As Massachusetts entered phase one of Governor Charlie Baker’s plan to reopen the economy, the director of the Harvard Global Health Institute urged state leaders to ramp up testing “a lot” before moving on to phase two.

“We’re still pretty far behind where I’d like for us to be,” said Dr. Ashish Jha. “While we do have many more tests per capita than most places, the problem is we also had a bigger outbreak than almost any other place. And given the size of the outbreak, we need a lot more tests.”

Jha told Jim Braude on WGBH News’ Greater Boston Monday that he feels comfortable with the activities permitted so far in phase one, including manufacturing and construction. But he said the state’s current level of testing is not enough to safely move into phase two, which will permit broader restaurant, hotel and retail operations.

“Before people really start heading outside and going to restaurants and interacting with each other much more aggressively, I’d like to see a lot more testing in place,” he said. “If our testing flattens out where we are right now, we’re going to end up getting into trouble in upcoming weeks.”

Nationally, there has been some progress in testing. On Sunday, the country conducted more than 422,000 tests in total — single-day high. But that’s still less than half of the minimum 900,000 tests per day Jha has recommended.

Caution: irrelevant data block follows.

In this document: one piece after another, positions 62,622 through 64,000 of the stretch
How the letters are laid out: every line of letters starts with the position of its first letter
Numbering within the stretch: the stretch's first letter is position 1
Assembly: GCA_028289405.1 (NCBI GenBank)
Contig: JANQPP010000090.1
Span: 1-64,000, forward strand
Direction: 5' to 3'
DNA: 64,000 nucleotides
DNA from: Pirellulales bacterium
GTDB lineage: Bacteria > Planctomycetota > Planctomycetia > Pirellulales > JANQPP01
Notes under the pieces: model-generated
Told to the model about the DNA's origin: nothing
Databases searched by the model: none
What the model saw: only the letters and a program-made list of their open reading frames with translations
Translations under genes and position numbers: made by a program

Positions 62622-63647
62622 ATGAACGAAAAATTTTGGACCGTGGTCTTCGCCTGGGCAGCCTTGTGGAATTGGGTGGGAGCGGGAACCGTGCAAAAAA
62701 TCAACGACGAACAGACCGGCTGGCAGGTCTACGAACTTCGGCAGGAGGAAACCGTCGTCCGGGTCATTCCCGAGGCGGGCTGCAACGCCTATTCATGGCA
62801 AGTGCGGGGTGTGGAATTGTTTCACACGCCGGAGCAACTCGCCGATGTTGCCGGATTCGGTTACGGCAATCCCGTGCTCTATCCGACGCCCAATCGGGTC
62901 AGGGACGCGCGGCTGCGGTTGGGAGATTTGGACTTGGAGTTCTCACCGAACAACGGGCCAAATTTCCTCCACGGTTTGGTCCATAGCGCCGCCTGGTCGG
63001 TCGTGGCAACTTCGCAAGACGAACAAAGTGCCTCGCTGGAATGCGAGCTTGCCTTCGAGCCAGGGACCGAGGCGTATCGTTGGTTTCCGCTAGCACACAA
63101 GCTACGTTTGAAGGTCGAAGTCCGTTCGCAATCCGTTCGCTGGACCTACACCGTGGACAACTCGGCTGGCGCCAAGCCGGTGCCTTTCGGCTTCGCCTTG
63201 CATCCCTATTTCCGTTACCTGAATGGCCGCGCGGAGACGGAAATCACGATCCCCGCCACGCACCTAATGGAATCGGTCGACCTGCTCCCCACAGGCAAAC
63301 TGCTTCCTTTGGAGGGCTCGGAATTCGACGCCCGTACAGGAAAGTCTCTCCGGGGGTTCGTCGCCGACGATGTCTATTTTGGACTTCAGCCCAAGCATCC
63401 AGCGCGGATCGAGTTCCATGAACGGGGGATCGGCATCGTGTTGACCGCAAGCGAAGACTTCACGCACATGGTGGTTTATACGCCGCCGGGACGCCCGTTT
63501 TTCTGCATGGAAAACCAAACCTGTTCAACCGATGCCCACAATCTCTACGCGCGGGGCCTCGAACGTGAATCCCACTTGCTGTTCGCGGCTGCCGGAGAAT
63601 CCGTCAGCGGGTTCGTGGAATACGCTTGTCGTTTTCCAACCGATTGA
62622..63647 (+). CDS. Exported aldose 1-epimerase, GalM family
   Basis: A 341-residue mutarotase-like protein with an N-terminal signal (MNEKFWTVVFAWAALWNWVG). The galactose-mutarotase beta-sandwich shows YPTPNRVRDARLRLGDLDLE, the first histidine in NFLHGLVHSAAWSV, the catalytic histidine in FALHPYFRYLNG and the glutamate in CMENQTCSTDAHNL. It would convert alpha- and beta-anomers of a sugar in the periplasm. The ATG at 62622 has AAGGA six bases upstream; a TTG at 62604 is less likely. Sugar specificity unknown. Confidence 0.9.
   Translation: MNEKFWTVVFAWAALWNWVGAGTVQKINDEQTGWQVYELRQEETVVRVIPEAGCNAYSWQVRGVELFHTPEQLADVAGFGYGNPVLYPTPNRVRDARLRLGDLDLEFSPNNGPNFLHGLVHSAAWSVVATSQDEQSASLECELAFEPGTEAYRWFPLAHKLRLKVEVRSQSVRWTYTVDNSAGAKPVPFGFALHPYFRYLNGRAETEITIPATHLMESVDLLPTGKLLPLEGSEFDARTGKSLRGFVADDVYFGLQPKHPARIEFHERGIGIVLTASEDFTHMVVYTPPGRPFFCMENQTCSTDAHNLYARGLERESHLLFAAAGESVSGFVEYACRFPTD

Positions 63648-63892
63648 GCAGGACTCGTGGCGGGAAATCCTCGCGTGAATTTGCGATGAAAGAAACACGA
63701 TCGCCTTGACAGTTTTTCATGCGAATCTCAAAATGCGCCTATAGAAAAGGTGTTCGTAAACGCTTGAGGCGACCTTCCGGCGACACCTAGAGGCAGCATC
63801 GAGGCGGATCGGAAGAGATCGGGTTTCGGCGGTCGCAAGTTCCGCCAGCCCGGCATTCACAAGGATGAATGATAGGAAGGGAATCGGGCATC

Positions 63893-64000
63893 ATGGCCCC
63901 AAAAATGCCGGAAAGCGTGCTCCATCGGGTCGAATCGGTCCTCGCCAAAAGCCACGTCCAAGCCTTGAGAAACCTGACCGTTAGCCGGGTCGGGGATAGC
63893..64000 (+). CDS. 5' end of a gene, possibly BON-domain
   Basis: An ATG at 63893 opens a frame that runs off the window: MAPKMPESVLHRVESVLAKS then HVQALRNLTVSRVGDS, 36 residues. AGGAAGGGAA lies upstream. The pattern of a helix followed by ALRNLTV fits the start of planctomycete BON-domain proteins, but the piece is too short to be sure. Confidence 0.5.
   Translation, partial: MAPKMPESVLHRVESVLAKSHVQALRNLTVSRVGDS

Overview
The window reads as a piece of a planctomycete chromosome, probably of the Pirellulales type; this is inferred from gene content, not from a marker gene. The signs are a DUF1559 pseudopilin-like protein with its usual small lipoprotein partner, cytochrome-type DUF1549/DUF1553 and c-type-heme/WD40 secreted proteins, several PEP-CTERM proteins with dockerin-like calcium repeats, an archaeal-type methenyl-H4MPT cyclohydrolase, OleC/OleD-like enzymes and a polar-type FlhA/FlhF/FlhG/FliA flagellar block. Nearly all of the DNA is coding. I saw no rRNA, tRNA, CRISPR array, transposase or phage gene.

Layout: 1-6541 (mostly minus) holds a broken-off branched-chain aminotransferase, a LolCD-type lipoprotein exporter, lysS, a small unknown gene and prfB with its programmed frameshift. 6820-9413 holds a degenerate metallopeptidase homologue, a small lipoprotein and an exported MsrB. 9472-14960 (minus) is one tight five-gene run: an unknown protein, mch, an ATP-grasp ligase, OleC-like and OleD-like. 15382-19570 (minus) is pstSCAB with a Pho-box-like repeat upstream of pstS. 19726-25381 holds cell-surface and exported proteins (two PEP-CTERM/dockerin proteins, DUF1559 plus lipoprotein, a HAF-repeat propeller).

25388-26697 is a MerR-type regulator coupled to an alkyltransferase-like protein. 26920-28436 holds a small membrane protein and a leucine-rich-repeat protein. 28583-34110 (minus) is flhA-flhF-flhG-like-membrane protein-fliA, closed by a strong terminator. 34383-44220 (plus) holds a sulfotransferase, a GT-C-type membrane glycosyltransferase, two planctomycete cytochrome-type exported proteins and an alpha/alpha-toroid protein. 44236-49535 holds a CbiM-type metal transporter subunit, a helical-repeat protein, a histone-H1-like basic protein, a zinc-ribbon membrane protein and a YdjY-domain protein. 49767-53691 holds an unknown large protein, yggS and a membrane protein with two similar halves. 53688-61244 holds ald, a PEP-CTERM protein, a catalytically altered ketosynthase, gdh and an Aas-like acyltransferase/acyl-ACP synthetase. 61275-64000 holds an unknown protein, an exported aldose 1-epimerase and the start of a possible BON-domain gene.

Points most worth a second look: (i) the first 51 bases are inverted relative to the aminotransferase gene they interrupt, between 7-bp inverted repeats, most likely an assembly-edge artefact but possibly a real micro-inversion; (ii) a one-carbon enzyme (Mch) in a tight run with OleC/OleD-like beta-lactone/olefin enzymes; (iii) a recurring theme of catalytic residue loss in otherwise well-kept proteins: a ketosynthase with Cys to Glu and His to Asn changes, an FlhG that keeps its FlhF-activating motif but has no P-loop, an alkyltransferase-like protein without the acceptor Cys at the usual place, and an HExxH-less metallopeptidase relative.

“We’re still not where we need to be by any stretch of the imagination, but we are better,” he said. “You gotta keep getting aggressive on testing and ramp up further.”

In the long run, though, Jha has confidence the country will be able to meet those goals.

“I’m very optimistic that we will get to the number of tests we need and actually surpass those numbers. Not in the short run. The short run really requires aggressive federal leadership and I have come to conclude that we’re not likely to see that anytime in the next few weeks,” he said. “What makes me optimistic is there are all sorts of new types of tests coming online … and those will let us get to millions of tests a day, even without White House leadership on this.”

Jha also weighed in on an early breakthrough from a Cambridge biotechnology company working towards a coronavirus vaccine.

Moderna reported Monday that the eight people who participated in their first round of testing developed coronavirus anti-bodies. Jha said the news called for happiness “tempered with realism.”

“There have been long histories of things that look pretty good in phase one, phase two, even going into phase three – but don’t end up panning out. So, I’m not betting on this one, per se,” he said. “What this did for me was made me more confident that eventually we will get a vaccine and that makes me feel better.”

Jha said he’s still not holding out hope for the president’s prediction of vaccine ready for widespread use by the end of the year.

“It’s very hard for me to see how we are going to have large numbers of safe, effective vaccines by December,” he said. “I’m probably thinking mid-2021 … if everything goes well.”